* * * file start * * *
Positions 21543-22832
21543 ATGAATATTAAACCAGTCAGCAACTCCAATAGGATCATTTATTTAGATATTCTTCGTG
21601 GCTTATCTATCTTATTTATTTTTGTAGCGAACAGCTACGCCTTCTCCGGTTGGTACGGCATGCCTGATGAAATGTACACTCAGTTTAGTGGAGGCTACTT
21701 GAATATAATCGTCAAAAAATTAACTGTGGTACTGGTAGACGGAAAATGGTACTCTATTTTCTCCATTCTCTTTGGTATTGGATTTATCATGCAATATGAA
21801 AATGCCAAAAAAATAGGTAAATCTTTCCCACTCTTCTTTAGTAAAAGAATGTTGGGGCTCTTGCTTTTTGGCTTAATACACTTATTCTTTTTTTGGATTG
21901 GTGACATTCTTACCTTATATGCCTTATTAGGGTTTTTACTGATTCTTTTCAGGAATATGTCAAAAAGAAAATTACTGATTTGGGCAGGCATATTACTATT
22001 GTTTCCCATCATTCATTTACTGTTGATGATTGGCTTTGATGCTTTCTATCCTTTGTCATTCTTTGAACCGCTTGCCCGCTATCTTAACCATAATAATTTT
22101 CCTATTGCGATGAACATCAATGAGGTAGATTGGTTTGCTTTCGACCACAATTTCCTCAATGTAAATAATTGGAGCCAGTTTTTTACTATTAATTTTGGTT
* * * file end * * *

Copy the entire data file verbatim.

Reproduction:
Positions 21543-22832
21543 ATGAATATTAAACCAGTCAGCAACTCCAATAGGATCATTTATTTAGATATTCTTCGTG
21601 GCTTATCTATCTTATTTATTTTTGTAGCGAACAGCTACGCCTTCTCCGGTTGGTACGGCATGCCTGATGAAATGTACACTCAGTTTAGTGGAGGCTACTT
21701 GAATATAATCGTCAAAAAATTAACTGTGGTACTGGTAGACGGAAAATGGTACTCTATTTTCTCCATTCTCTTTGGTATTGGATTTATCATGCAATATGAA
21801 AATGCCAAAAAAATAGGTAAATCTTTCCCACTCTTCTTTAGTAAAAGAATGTTGGGGCTCTTGCTTTTTGGCTTAATACACTTATTCTTTTTTTGGATTG
21901 GTGACATTCTTACCTTATATGCCTTATTAGGGTTTTTACTGATTCTTTTCAGGAATATGTCAAAAAGAAAATTACTGATTTGGGCAGGCATATTACTATT
22001 GTTTCCCATCATTCATTTACTGTTGATGATTGGCTTTGATGCTTTCTATCCTTTGTCATTCTTTGAACCGCTTGCCCGCTATCTTAACCATAATAATTTT
22101 CCTATTGCGATGAACATCAATGAGGTAGATTGGTTTGCTTTCGACCACAATTTCCTCAATGTAAATAATTGGAGCCAGTTTTTTACTATTAATTTTGGTT